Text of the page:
HBO Max's womens' soccer documentary LFG is taking on the sport's reckoning with women's rights and equal pay. Multidisciplinary artist, streetwear designer and creative director Laci Jordan worked with HBO Max and LFG to create a unique gifting experience described as one "designed to break barriers and shatter expectations." The experience comes with a unique unboxing moment designed to symbolize the themes present in the documentary and the overall struggle for equal pay.
Jordan, who has worked with Jordan Brand, Nike, Footlocker, and Calvin Klein, spoke with Shadow And Act about her partnership with HBO Max and LFG and what the social justice fight outlined in the documentary means to her.
"For this jersey, it was a mixture of being inspired by the movement of sport, the fight for equality for women in soccer, and equity for women overall," she said. "Each patch represents a call to action and they all align back to the key messages of the film," she said.
Jordan explained that what people view as her signature aesthetic "really just naturally how I see the world."
"A pillar of my work is rooted in the representation of women. As a Black woman, as a Black acritst, equality is really really really big for me from multiple standpoints. Those experiences tie into making a project like this because I can draw from my own experiences of not being paid equally, not being treated the same way as my peers who don't look like me," she said. "I can also reference a project I did for Bleacher Report which was very similar in nature of creating a soccer jersey that represents the inequalities going on. For that, in particular, it was not even just looking at the lack of equal pay, but the lack of diversity and really researching why that exists."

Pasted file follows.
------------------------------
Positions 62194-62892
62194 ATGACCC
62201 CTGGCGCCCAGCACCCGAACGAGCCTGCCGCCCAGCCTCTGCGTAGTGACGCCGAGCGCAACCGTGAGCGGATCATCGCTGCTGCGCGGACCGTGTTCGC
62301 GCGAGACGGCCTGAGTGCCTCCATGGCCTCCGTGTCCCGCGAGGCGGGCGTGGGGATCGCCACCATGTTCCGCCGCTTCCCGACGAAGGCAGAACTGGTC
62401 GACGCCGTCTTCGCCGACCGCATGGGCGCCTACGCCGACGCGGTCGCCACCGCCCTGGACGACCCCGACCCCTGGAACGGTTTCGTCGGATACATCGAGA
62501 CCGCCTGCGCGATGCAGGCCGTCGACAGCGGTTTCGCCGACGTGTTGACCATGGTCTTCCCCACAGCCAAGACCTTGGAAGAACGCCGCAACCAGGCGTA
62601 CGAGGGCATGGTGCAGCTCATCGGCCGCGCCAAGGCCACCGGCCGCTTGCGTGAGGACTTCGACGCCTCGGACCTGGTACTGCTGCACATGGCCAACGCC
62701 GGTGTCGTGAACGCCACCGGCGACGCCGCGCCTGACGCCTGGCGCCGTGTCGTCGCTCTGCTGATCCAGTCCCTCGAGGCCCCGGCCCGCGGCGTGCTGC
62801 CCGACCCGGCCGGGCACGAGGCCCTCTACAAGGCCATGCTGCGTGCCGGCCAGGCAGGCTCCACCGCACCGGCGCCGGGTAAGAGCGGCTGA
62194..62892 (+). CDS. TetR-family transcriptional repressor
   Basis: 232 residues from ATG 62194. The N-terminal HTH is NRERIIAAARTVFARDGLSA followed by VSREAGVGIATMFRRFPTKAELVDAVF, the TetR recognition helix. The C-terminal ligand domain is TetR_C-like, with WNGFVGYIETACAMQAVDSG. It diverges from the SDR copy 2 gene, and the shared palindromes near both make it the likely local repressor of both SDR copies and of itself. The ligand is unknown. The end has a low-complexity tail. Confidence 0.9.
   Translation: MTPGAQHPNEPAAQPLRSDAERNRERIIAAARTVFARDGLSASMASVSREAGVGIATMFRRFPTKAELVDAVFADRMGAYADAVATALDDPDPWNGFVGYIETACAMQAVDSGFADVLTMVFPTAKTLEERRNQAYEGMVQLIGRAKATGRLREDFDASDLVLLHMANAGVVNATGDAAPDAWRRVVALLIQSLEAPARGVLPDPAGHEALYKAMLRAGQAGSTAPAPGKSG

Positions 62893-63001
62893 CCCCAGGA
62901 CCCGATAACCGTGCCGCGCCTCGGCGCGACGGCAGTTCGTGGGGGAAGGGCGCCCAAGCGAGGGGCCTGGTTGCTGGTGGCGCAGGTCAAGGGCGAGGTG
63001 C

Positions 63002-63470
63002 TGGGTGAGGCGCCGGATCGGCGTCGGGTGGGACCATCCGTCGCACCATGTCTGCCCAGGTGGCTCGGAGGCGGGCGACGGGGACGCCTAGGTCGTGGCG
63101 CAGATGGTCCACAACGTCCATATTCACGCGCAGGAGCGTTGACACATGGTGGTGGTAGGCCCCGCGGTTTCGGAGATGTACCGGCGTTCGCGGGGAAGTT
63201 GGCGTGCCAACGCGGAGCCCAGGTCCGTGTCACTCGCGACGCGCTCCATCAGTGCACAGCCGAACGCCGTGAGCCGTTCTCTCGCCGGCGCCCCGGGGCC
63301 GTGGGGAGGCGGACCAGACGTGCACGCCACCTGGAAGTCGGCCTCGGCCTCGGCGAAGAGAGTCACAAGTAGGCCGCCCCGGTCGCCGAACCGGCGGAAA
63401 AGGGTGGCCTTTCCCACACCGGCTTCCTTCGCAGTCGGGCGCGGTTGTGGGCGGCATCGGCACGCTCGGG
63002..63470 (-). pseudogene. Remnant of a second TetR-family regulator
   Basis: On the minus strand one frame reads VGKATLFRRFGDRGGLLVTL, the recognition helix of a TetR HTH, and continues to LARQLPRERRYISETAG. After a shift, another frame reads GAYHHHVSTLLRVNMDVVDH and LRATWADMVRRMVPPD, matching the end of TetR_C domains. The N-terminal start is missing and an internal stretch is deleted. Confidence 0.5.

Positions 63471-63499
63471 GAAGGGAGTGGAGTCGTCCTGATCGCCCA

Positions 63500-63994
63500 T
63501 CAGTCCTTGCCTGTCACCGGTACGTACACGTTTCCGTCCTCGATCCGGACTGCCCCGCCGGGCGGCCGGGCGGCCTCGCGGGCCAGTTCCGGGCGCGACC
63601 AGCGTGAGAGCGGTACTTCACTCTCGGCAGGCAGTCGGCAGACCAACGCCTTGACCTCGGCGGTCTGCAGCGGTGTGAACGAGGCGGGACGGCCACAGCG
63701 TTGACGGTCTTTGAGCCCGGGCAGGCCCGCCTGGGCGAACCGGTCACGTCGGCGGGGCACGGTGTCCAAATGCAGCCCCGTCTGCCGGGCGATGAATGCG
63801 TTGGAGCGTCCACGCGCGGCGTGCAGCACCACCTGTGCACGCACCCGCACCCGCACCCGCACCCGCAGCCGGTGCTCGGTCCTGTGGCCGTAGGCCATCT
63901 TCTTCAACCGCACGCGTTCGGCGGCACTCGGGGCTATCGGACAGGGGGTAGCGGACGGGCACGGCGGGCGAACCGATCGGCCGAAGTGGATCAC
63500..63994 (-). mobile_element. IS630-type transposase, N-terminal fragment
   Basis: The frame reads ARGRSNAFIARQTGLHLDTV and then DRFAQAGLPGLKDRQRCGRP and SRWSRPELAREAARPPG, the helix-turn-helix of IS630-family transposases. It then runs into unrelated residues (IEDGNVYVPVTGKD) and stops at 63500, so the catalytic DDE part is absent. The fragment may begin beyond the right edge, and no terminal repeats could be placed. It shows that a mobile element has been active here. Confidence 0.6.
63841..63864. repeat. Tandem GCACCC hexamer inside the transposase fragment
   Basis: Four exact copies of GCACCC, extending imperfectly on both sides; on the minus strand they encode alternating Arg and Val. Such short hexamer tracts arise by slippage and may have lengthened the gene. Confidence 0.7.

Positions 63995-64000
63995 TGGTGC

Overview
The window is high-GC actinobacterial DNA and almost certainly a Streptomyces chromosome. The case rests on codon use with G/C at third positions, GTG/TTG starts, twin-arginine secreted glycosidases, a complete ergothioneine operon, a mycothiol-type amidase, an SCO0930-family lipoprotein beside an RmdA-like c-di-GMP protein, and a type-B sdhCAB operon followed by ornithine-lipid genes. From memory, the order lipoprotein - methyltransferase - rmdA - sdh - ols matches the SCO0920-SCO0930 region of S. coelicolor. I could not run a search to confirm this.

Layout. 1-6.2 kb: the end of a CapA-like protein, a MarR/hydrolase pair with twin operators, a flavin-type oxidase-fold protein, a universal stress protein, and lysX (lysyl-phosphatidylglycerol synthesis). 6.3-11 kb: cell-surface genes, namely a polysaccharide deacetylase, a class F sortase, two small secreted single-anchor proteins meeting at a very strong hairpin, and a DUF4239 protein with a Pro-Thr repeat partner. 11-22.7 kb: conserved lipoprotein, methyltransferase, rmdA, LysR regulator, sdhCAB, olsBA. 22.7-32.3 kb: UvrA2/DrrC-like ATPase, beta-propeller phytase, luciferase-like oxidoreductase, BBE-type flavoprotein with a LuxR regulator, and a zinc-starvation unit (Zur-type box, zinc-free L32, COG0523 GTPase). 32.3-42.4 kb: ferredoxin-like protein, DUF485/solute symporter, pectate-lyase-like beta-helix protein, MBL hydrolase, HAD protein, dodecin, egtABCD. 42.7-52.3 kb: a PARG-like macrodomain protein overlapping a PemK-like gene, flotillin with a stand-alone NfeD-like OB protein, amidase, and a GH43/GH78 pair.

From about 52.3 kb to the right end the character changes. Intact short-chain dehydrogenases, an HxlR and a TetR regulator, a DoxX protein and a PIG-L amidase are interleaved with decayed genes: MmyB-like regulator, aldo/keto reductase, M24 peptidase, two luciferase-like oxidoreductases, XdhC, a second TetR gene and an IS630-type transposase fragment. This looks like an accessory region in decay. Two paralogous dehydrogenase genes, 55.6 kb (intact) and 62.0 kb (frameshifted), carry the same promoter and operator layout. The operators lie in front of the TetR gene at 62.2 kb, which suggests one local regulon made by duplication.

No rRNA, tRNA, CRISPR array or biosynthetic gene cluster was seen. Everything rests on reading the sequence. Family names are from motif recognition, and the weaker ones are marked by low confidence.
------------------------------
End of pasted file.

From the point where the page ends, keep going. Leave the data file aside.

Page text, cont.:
She explained that the inequalities in women's soccer, and soccer in general, starts economically.
"…It's really rooted in the pay as you play method," she said. "The sport is expensive so a lot of people can't afford to get involve and compete even at the younger level, so those different constructs seep into the sport even if you do get to the professional level and then we're where we are now with fighting for equal pay and equal due. You also have to take it back to the root and that is how people are even integrated into the sport or given the availability to play the sport."
Jordan said that the LFG gifting experience is relevant to the times we're living in because the fight for equal pay, including the lawsuit U.S. women's soccer recently--and unsatisfactorily--settled with the U.S. Soccer Federation regarding gender discrimination and unequal pay, "is still fresh."
"The lawsuit, the fight for equal pay, this isn't something that happened a thousand years ago, it's very current. There's no way the project can't be symbolic of the times we're in now," she said.
"I also have to look at all the events that have happened in the last year and a half. Looking at the fight for Black lives, looking at the fight for justice, and I think in general, people have finally gotten to the point where they're like, 'Hey not only do we need to listen to what's going on, but we have to speak up,'" she continues. "We have to say what we want, demand what we deserve, and demand justice in whatever way that needs to happen. I think it's very much a society right now, especially for people of color and women, where we're not taking any shit and we're demanding what we need and what we want. The time's been up, but the time is now."
LFG is now streaming on HBO Max.
Trey Mangum contributed to this report.